Archive for July, 2011
In response to recent soccer goal accidents and deaths several states have initiated new laws that further mandate or encourage the following of the recommendations of CPSC that were put in place in 1999. In Arkansas the law requires that all soccer goals on public and school fields be anchored to the ground. Illinois and Wisconsin have also passed similar laws in their states to help solve this long term soccer industry atrocity. We hope that these new laws (which carries a $500 fine in one state) will have some impact on the industry and prevent accidental tip overs and eliminate any and all injuries and deaths. We have hope but reality may get in the way.
Europe, of course, has been far ahead of the US in everything involving soccer. In truth, most soccer or football goals in Europe are permanently installed in the ground and the football fields are used only for soccer and usually owned by the local soccer clubs and not associated with the schools. Many years ago European laws mandated that portable goals that are free standing must be weighted in such a way that each goal must resist a tip-over when 500 lbs of horizontal force is applied to the crossbar of the goal. In addition, the law requires that the goal must also resist an equal downward force from the crossbar and not tip over. Soccer managers who fail to adhere to these mandates, with a resulting accident, face serious prison time.
In truth, accidental tip overs are not subject to, nor will the results be influenced by any federal recommendation or state law. Like it or not, accidental soccer goal accidents are caused by very lightweight goals that can blow over in the wind or very heavyweight goals that are unbalanced and will tip over with or without ground stakes. This is about physics and not legislation. Taking a page from the European playbook – soccer goals can be made perfectly safe by weighting the rear of each goal with the appropriate weight as determined by a simple physics formula that calculates the weight of the goal, the set back of the rear weight, and the appropriate weight assigned to each roller. Following the laws of physics, SafeSoccer Goals offers superb safety and yet is easily and safely moved by lifting the front of the goal.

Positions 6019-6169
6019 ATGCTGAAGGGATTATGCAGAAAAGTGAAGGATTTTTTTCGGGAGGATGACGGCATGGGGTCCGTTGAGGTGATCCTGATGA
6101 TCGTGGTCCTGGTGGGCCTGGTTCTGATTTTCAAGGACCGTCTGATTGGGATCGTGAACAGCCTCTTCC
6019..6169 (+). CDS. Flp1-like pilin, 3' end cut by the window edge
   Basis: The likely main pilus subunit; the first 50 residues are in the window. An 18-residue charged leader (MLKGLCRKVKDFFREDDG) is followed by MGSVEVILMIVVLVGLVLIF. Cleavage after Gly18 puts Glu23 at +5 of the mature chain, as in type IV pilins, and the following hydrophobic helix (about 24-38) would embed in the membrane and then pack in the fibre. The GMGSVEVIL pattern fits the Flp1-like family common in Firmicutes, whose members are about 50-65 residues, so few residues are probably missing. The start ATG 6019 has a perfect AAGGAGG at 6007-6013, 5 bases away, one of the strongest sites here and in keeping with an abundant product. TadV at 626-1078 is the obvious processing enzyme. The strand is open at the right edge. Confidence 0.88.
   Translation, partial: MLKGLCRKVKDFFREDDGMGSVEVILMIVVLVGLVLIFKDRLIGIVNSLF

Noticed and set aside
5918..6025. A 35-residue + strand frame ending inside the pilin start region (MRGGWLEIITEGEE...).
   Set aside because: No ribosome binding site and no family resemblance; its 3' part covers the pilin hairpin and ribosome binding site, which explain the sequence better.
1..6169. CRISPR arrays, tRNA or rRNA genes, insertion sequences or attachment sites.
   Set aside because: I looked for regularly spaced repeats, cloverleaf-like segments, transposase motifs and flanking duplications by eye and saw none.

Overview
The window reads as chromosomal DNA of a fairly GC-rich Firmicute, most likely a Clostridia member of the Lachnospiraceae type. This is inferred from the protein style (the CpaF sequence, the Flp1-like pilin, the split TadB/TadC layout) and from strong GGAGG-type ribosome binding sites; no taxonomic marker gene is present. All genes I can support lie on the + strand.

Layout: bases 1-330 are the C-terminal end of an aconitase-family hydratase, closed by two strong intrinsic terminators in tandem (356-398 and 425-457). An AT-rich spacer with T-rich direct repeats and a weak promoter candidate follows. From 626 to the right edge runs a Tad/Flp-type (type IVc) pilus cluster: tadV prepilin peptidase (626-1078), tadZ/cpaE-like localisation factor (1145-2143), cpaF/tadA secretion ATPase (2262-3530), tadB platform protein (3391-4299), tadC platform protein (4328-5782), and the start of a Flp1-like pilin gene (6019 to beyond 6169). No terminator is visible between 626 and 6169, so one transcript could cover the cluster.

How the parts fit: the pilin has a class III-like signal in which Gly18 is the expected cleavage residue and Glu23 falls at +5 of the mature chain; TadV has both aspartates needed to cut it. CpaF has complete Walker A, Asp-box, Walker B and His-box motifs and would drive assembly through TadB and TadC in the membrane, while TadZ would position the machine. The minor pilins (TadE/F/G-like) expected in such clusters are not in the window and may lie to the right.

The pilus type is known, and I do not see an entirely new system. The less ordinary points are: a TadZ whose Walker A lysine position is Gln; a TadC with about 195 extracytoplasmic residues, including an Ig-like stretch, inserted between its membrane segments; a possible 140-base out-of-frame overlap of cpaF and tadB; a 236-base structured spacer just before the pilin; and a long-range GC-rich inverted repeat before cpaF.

Another tragic soccer goal death was reported in Bentonville, AR in January 2011 when 9 -year-old Jonathan Nelson died when a portable soccer goal fell on him at the Elm Tree Elementary School. The fourth grader was playing with other school children when the unanchored goal tipped over. Officials were uncertain about how the accident occurred.
Earlier, in January 2007, Corey Hawk, then an 18 year old soccer player died when he was attempting to adjust the net on a goal at a city park in Lake Wales, FL. City officials reported that they had moved the goals to allow new grass to grow in the worn goal mouth area. The city reported using permanent anchors but had moved the goals to implement their maintenance program. In addition, the city said that this was an ongoing problem with people moving the goals. “Padlocking the goals to the anchors didn’t work, reported CJ Torrance, City Manager. People would simply unscrew the anchors to move the goals. The staff is trying to figure out a way to permanently keep them on the ground.”
Speaking of ground anchors, Gary Mysorski, Recreation Director in Port Aransas, TX recently opined that their barrier island soil was all sand and that anchors and stakes are totally ineffective and needs to find a more realistic and effective anchoring system that insures the safety of the soccer players and allows the staff to easily and safely move their portable goals. And, of course the same could be said for goals that are used on artificial turf surfaces which are more and more common at all levels of play. There is really only one way to guarantee the safety of players and staff members – anchor the rear of the goal with sand filled polyethylene rollers that provide ballast and allow the goal to be easily and safely moved.